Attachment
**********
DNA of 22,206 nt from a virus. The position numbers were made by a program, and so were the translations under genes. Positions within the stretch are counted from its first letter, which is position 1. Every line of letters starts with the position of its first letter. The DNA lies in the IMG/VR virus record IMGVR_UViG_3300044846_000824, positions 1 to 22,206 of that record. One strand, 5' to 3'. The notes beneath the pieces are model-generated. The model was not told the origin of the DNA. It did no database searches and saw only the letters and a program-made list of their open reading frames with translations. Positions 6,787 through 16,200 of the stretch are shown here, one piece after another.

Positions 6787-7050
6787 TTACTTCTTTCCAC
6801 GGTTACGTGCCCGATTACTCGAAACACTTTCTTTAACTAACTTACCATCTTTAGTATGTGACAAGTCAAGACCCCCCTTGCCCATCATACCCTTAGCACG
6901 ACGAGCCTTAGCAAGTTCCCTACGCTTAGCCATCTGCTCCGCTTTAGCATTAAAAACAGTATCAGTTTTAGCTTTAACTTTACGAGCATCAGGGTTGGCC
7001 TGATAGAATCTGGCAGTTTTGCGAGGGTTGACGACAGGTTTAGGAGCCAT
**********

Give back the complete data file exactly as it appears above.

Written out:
DNA of 22,206 nt from a virus. The position numbers were made by a program, and so were the translations under genes. Positions within the stretch are counted from its first letter, which is position 1. Every line of letters starts with the position of its first letter. The DNA lies in the IMG/VR virus record IMGVR_UViG_3300044846_000824, positions 1 to 22,206 of that record. One strand, 5' to 3'. The notes beneath the pieces are model-generated. The model was not told the origin of the DNA. It did no database searches and saw only the letters and a program-made list of their open reading frames with translations. Positions 6,787 through 16,200 of the stretch are shown here, one piece after another.

Positions 6787-7050
6787 TTACTTCTTTCCAC
6801 GGTTACGTGCCCGATTACTCGAAACACTTTCTTTAACTAACTTACCATCTTTAGTATGTGACAAGTCAAGACCCCCCTTGCCCATCATACCCTTAGCACG
6901 ACGAGCCTTAGCAAGTTCCCTACGCTTAGCCATCTGCTCCGCTTTAGCATTAAAAACAGTATCAGTTTTAGCTTTAACTTTACGAGCATCAGGGTTGGCC
7001 TGATAGAATCTGGCAGTTTTGCGAGGGTTGACGACAGGTTTAGGAGCCAT